Mexican tenor JESUS LEON will be touring Scotland with Scottish Opera’s current production La Traviata as one of the two singers – along with Robyn Lyn Evans – playing Violetta’s young lover Alfredo. Jesus first sang as part of a rock band before moving into opera and developing his voice and his repertoire. Below, he answered some of Margaret Chrystall’s questions.
1 I believe you sang in a rock band called Garage before you began to study opera singing in 1996. Was your early ambition to be a rock star? And would you have been a good one with outrageous rock star behaviour?
Yes, my early ambition was to a rock star and there are so many videos of my band, Garage, on YouTube. However, I became a musician because of the Beatles. I heard all of their music when I was growing up because my family would play their records all the time at home. I guess that is why I first became interested in playing the guitar. As for rock star behaviour, I did really fancy breaking some guitars on stage but never had enough money to buy the replacement!
2 I understand that a big break for you came when you visited Disneyland, went to an Italian restaurant and sang and were discovered? What exactly happened?
I was living in Mexico, singing at weddings and other such events, as well as singing Italian music every Thursday in a local hotel.
Then, in the summer of 2004, I visited Disneyland in Los Angeles with my family.
My aunt asked me if I wanted to sing in an Italian restaurant called Vitellos in Studio City, where people go to the restaurant, not only to eat but to sing.
There was such a long list of people waiting to sing, so I had to wait ages.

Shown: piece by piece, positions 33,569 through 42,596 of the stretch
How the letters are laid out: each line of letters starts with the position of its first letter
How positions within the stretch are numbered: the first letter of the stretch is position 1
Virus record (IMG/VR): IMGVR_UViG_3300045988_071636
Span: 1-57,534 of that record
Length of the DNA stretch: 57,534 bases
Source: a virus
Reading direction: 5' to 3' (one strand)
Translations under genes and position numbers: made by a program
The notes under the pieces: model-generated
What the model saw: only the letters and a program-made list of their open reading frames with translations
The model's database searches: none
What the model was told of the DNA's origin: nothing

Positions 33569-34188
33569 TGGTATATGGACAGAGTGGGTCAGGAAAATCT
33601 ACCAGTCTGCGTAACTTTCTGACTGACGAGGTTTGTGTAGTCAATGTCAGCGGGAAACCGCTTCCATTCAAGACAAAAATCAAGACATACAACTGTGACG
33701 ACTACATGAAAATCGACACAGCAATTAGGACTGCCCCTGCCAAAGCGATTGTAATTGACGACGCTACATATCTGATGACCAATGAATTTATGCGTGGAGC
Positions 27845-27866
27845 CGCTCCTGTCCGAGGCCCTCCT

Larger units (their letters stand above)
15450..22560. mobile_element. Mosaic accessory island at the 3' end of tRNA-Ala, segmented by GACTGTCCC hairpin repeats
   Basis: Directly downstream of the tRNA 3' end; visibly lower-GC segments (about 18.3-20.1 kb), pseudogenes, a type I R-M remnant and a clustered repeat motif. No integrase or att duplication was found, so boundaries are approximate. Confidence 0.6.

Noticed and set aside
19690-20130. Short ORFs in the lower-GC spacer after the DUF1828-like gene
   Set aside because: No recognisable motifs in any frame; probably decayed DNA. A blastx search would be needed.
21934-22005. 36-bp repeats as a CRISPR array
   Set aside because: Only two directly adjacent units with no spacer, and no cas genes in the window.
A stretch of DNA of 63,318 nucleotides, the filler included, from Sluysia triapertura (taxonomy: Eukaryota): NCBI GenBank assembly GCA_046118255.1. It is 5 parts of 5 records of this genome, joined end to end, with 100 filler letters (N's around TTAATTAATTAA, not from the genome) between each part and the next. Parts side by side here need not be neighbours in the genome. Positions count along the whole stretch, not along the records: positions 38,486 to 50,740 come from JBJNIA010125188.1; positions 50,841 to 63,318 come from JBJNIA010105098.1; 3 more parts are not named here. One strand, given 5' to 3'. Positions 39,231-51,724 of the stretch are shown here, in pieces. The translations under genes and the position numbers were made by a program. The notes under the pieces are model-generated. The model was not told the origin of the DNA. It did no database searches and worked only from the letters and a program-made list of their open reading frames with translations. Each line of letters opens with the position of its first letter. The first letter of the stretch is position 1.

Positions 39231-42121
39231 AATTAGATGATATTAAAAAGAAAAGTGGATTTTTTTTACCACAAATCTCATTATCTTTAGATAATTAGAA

However, by luck, that night there were not only opera fans, but professional opera singers from around the world there, including a well-renowned teacher from LA.
I remember that I sang Una Furtiva Lagrima and thereafter people asked me to sing another aria, which I did and I received so many compliments. I was so excited by all of their comments! I was fortunate enough to be introduced to a number of important people who gave me contacts of people in the opera industry in LA.
Of course, I phoned them the very next day.
I did my first auditions and in the same week was awarded a scholarship from the UCLA Opera Studio, as well as support from other sponsors. Since then, I can compare opera singing to a visit to Disneyland: a real joy!
3 I also wanted to ask if with tenors like yourself and Rolando Villazon whether Mexico is still firmly on the map in the 21st century as a rich source of opera talent? Have you and Rolando met on the opera circuit and did you know of each other as young opera students?
I think Mexico has produced a canon of great tenors, such as Plácido Domingo, Ramón Vargas, Rolando Villazón and Francisco Araiza.
I feel privileged to be a tenor from Mexico and follow in their footsteps.
I first met Rolando Villazón in 2006 when I was a Young Artist with the Los Angeles Opera and he was already having a lot of success singing Romeo et Juliette.
I sang for him and he was the first person who inspired me to come to Europe.
Scottish Opera’s touring production with piano-accompaniment of La Traviata goes to Plockton High on Saturday, the Aros Centre, Portree, on Tuesday, Strathpeffer Pavilion next Thursday (Oct 4), the Craigmonie Centre, Drumnadrochit, on Thursday, October 11, the Macphail Theatre, Ullapool, on Tuesday, October 23, and Nairn Community & Arts Centre, on Saturday, October 27.